Other News...
                        sponsored by

American takes stand in Italy murder trial

Send a link to a friend

[June 12, 2009]  PERUGIA, Italy (AP) -- An American student accused of murdering her British roommate took the witness stand for the first time Friday, telling the court she was beaten by police and confused when she was questioned in the days after the killing.

Amanda Knox also repeated her position that she spent the night of the killing, in November 2007, at the house of her co-defendant and ex-boyfriend Raffaele Sollecito in Perugia, central Italy. Prosecutors contend that Knox, an exchange student from Seattle, and Sollecito killed 21-year-old Meredith Kercher on Nov. 2, 2007 in the apartment she shared with Knox during what began as a sex game.

DonutsAfter the killing, she accused Diya "Patrick" Lumumba, a Congolese man who owns a pub in Perugia, of being the culprit. She was called to testify both in her own defense and in a civil case brought by Lumumba.

"The declarations were taken against my will, so everything that I said was said in confusion and under pressure," Knox said under questioning by Lumumba's lawyer.

"They called me a stupid liar; said I was trying to protect someone. I was not trying to protect anyone," she said. "I didn't know what to respond. They said I left Raffaele's home, which I denied, but they continued to call me `stupid liar.'"

Police had repeatedly denied any misconduct during the night of the interrogation, or at any other point. Knox has claimed in the past that she was beaten.

She spoke both in English and Italian, occasionally pausing to take a breath, her voice shaky at times.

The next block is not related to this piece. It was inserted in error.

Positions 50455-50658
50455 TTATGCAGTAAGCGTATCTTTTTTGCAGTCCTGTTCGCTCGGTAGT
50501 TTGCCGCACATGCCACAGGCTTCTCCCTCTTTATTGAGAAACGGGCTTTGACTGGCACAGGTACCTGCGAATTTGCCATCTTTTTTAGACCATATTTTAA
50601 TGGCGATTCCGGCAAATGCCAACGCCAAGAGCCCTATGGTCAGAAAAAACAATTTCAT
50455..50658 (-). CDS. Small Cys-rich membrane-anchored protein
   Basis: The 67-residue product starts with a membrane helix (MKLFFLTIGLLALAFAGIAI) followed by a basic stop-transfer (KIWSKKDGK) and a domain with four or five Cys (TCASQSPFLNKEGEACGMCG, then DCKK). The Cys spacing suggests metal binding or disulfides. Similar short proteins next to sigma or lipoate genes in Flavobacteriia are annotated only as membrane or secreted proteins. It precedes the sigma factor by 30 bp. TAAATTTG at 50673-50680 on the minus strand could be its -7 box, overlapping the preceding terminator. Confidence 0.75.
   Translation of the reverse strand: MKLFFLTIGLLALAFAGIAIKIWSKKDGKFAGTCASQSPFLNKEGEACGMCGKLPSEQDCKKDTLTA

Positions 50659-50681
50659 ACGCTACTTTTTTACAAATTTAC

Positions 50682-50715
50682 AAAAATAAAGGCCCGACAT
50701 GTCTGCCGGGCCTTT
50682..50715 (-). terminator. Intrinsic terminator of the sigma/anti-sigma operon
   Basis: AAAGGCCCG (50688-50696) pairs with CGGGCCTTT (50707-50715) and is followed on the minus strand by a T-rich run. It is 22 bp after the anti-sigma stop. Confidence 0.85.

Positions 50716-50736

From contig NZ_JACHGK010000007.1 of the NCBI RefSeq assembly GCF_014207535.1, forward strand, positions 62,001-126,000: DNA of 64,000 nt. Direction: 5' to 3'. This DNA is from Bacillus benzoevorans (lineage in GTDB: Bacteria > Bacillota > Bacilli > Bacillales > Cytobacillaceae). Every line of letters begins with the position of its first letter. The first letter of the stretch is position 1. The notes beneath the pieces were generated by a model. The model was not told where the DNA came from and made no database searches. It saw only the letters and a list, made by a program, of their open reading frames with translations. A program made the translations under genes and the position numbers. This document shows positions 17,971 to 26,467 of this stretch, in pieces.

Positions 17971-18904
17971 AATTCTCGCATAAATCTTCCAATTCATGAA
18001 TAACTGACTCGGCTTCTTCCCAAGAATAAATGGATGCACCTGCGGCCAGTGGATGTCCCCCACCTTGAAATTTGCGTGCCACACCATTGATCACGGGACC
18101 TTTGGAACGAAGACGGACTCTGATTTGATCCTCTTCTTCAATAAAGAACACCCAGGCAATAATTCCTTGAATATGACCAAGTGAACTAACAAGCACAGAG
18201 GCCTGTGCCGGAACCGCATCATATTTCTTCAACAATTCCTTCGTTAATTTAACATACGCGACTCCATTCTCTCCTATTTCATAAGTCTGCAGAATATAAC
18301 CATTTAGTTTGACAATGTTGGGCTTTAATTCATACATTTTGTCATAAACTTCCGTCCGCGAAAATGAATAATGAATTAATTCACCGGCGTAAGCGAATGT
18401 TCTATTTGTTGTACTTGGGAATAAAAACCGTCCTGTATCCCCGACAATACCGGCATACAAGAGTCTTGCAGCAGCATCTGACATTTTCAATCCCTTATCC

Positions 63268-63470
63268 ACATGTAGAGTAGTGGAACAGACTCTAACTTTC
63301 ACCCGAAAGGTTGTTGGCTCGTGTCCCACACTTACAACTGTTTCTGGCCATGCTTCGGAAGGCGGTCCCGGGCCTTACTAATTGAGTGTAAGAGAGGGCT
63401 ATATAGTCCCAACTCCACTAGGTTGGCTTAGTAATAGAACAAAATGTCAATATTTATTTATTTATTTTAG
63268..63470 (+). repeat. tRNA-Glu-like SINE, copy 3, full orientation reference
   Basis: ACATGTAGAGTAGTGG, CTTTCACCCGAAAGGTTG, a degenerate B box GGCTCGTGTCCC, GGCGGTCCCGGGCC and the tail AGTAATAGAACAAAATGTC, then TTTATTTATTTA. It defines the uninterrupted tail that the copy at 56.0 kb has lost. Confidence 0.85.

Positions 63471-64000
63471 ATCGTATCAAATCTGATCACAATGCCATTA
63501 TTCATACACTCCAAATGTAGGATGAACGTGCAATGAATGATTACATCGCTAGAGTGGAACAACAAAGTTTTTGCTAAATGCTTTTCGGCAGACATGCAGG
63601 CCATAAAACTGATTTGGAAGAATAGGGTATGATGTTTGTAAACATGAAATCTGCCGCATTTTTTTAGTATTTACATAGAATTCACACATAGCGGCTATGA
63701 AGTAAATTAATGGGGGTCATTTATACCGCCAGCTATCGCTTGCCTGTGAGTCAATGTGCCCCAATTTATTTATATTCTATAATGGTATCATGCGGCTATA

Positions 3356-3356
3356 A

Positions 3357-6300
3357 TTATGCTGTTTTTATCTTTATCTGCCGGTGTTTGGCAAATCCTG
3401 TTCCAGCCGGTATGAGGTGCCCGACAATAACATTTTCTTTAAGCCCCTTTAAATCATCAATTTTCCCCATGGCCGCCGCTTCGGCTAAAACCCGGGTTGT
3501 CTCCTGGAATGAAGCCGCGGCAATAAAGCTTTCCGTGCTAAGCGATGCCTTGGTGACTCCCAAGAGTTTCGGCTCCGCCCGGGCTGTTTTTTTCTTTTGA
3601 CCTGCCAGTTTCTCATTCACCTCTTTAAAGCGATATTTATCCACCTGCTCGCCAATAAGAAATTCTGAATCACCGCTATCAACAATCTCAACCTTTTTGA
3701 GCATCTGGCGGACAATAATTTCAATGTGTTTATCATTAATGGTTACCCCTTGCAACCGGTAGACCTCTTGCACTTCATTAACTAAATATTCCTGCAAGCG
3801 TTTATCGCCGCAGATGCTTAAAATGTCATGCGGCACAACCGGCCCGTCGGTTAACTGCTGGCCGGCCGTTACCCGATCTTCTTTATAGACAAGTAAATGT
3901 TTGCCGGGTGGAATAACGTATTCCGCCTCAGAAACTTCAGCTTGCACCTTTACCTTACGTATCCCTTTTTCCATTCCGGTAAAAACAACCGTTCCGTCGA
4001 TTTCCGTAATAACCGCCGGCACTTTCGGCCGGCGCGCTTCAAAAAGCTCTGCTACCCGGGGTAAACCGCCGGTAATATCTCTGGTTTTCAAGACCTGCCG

Sollecito has said he was at his own apartment, working at his computer. He said he does not remember if Knox spent the whole night with him or just part of it.

Lumumba was jailed briefly in the case, but he is no longer a suspect and is seeking defamation damages from Knox.

Knox smiled as she walked into the court before her testimony. She was dressed in a white shirt and white trousers and had her hair pulled into a ponytail. She was called as a witness in her own defense and in a civil case brought by a man she earlier accused of the killing.

She said that everyone was "yelling at me" and "saying they'd put me in prison for trying to protect someone."

At one point, Lumumba's lawyer asked whether police had beaten her so that she would say that Kercher had been raped before dying. Knox replied, "Yes."

Knox's father, Curt Knox, said his daughter looked "confident in what she wants to say."

[to top of second column]

"She has nothing to hide," he told The Associated Press during a break. He said he hoped people could now see a "different Amanda," than how she has been portrayed by the media so far.

Knox and Sollecito have been jailed since shortly after the slaying.

They could face Italy's stiffest punishment, life imprisonment, if convicted of murder. The trial began in January and a verdict is expected after a summer break.

A third suspect in the case, Ivory Coast national Rudy Hermann Guede, was found guilty of murder and sexual violence and was sentenced to 30 years in prison. He was given a fast-track trial at his request, and his appeal is set to start in November. He, too, denies wrongdoing.

The trial has been closed to cameras but the presiding judge exceptionally allowed them in to film for Knox's testimony -- only to ask them to leave in a few minutes for causing too much disruption. The cameras were then crammed in the press room, where proceedings were being shown on a screen.

[Associated Press; By MARTA FALCONI]

Copyright 2009 The Associated Press. All rights reserved. This material may not be published, broadcast, rewritten or redistributed.


< Top Stories index

Back to top


News | Sports | Business | Rural Review | Teaching & Learning | Home and Family | Tourism | Obituaries

Community | Perspectives | Law & Courts | Leisure Time | Spiritual Life | Health & Fitness | Teen Scene
Calendar | Letters to the Editor